Or: "If you don't agree with Forbes's one idea--and I assume you mean the flat tax--then why should you care that in the event that Forbes becomes President, Congress might gut it? You should be glad."
Or: "Well, Dave, is Alexander different or not? You're going to be deciding in a few days whether he's the Republican nominee for President of the United States. Don't you think you should know by now? You're the King. Don't you think you should take your responsibilities a little more seriously?"
In fact I engaged in no such ill-mannered inquisition of Dave, who had been kind enough to let me, a stranger, intrude on his breakfast. The mind of Dave was the target of all the high-powered manipulations I had seen in the media and on the campaign trail. The polling and the push polling, the focus groups, the exit polling, the negative ads and the positive ads, the satellite feeds, the discussion programs, the sound bites on the news programs, were all aimed at either fathoming or directing the vague trend of his thoughts, in the hope that some current taking shape there and in the thoughts of others like him would furnish a glide path to power.
"The voters are not fools," the renowned scholar of elections V. O. Key wrote in The Responsible Electorate (1966). But whether stupid or smart, they have become by the mid-1990s more strangers to the political system than participants in it. Isn't there something grotesquely unbalanced, even farcical, about a system in which tens of thousands of highly paid, highly trained, hyperactive, technically overequipped professional courtiers are trying with all the vast means of modern communications to provoke a response from a sovereign who is at best half asleep with boredom and at worst turned wholly away in an angry sulk?
It's perfectly obvious that in recent years the political system has not operated according to this procedure. New problems have arisen, as always, but now the candidates, instead of pondering them and asking what needs to be done to solve them, are likely to read polling data to discover what the people would like to see done. Yet most people probably have not thought deeply about the problems, and their answers are likely to reflect casual wishes instead of serious proposals. When the wishes are granted, they bring unwanted consequences.
The long story of the budget deficit offers the best example. Polls have for many years shown that the public wishes to balance the budget but does not wish to pay more taxes or endure steep cuts in government spending. In the realm of reality it's not possible to balance the budget without raising taxes or cutting spending. However, modern campaigns have at their disposal a richly variegated, compelling alternative to reality: the pseudo-reality of television, in which the feat can be accomplished several times a day. Like Reagan in 1980 and 1984, candidates can say that military spending can be raised, taxes cut, and the budget balanced all at the same time. Like Bush in 1988, they can champion a balanced-budget amendment to the Constitution but add, "Read my lips: no new taxes." Like Clinton in 1992, they can promise to cut the budget but also promise a tax cut to the "forgotten middle class." Like Gingrich in 1994, they can again promise to balance the budget and cut the capital-gains tax and other taxes but without mentioning any need for deep cuts in popular programs. That these formulas, all promising benefits while concealing inevitable costs, have proved politically popular is hardly surprising. Everyone is content for a moment, yet the stage has been set for fiasco. Reality, though unconsulted, nevertheless imposes its price, and the bill has to be presented. Then a startled public feels either betrayed (as it did when Bush broke his no-taxes pledge and when Clinton failed to deliver the tax cut he had promised) or aggrieved (as it did when Gingrich revealed the spending cuts that would pay for his balanced budget and tax cuts). Either way, faith in the political process is undermined, and paralysis is the result. The public reacts angrily--a fact immediately registered by the polls and the media--and quickly steps in to punish the betrayer, as it did Clinton by turning both houses of Congress over to the Republicans in 1994, and as it did Gingrich when, reacting even more promptly, it stopped the hated legislation from being passed.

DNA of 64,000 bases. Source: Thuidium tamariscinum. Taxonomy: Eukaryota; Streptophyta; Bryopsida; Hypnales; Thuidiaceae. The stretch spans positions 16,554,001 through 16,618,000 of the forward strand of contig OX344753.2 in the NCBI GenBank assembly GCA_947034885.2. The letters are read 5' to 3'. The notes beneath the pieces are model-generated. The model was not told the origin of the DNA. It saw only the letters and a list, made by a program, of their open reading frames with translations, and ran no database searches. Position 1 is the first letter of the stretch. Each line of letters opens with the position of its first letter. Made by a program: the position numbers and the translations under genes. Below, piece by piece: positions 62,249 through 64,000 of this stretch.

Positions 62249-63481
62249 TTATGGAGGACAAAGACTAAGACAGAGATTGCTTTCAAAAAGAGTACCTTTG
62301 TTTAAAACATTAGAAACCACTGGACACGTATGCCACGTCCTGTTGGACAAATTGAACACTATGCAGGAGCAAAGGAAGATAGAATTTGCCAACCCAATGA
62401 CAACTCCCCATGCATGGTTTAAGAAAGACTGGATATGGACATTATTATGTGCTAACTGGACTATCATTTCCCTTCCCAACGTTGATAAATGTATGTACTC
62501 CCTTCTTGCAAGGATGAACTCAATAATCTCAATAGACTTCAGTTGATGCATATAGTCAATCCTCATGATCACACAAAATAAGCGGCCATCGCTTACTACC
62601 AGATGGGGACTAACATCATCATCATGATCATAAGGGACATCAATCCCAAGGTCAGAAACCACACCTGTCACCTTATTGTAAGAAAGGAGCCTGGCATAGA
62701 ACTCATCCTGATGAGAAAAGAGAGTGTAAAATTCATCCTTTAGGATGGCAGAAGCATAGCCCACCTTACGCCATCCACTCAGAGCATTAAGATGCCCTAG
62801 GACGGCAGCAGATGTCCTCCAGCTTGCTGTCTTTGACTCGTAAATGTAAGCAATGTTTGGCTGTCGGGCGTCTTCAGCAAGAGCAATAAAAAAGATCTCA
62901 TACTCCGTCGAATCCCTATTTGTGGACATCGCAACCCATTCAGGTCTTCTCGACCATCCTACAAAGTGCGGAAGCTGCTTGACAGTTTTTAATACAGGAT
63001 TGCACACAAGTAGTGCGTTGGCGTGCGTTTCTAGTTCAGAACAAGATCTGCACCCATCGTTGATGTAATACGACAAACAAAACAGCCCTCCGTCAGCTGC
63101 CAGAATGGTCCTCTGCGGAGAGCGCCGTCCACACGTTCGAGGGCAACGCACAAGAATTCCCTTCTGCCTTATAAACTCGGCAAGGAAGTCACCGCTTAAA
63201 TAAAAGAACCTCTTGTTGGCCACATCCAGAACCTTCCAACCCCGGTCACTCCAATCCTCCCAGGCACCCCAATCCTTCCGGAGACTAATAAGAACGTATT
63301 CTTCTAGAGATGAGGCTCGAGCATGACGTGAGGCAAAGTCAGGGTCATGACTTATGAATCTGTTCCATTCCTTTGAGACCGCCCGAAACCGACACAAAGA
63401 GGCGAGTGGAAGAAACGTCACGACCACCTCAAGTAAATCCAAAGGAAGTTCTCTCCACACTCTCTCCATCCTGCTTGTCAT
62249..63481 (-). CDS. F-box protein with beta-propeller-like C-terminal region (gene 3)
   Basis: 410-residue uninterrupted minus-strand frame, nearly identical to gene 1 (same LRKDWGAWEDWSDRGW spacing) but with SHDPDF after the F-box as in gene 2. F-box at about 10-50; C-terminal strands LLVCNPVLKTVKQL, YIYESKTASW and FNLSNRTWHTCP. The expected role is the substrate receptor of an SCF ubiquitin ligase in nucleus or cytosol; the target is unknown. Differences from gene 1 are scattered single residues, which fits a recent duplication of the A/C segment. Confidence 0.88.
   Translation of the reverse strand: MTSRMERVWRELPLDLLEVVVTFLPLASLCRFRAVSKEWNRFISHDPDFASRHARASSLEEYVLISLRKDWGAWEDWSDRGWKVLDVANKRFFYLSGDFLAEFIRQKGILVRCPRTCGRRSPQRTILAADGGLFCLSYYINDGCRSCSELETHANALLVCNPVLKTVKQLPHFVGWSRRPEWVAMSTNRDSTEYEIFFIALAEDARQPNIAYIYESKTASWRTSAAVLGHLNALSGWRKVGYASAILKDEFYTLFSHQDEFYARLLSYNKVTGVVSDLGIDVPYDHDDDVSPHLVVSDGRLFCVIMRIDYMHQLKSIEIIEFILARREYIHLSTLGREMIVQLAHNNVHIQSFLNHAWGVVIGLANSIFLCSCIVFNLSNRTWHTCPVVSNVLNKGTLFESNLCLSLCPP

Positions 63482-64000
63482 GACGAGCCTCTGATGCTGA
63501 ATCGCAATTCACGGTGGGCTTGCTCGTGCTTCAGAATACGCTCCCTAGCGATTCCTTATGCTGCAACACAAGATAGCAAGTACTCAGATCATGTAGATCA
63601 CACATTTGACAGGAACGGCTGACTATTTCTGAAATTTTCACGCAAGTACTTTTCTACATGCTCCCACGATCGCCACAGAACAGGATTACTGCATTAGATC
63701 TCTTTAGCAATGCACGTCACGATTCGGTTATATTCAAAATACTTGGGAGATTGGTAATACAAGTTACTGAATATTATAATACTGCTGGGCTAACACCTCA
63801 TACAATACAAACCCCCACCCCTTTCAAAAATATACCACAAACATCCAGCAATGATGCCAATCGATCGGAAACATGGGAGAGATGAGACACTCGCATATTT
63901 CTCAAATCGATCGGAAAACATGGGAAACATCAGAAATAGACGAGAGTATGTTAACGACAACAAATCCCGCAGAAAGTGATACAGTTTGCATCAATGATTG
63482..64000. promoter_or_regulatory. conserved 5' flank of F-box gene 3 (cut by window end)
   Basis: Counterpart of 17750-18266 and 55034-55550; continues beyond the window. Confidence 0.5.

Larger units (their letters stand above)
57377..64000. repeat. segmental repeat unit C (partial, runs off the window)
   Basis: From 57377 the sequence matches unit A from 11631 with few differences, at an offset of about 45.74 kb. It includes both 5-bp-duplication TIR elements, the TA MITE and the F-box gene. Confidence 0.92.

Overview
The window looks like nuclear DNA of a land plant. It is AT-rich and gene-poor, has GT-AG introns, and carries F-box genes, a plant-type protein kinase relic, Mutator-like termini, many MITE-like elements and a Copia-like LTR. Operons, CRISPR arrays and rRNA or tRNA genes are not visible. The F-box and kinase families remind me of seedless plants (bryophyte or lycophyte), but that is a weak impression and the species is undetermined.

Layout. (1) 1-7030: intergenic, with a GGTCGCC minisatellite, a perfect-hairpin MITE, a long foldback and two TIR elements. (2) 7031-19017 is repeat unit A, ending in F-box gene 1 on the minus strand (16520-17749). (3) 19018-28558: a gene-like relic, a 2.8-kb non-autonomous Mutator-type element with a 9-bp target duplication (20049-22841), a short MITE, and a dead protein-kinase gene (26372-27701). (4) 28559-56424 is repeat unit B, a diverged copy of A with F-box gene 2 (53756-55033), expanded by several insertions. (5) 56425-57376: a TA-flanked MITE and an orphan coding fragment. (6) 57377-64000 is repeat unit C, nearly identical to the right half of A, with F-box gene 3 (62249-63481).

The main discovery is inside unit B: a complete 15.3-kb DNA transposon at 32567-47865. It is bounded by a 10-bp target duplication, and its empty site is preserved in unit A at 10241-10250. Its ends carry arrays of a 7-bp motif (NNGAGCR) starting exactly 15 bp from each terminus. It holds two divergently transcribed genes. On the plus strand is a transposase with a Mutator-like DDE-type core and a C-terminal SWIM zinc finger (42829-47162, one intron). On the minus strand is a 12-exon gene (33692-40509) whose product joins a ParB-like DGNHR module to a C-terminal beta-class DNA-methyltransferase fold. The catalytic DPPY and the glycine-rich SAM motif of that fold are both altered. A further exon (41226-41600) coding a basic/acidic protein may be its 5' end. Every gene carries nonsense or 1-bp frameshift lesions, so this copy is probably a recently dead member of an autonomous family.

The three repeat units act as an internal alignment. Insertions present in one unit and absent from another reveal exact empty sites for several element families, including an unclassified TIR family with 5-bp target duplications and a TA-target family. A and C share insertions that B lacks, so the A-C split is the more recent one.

Hence, whereas in the civics texts representatives are at least given a chance to carry out what they have promised to do in the election, and then are judged by the results, action today is short-circuited before it can be tried, and the test of reality never comes at all. Technically, the system appears to be in working order. Candidates are running, voters are voting, representatives are being sent to Washington. No one seems to interfere at any point. And yet no mandate is produced, and usually no legislation either. The government--if not actually shut down, as it was this winter--is paralyzed.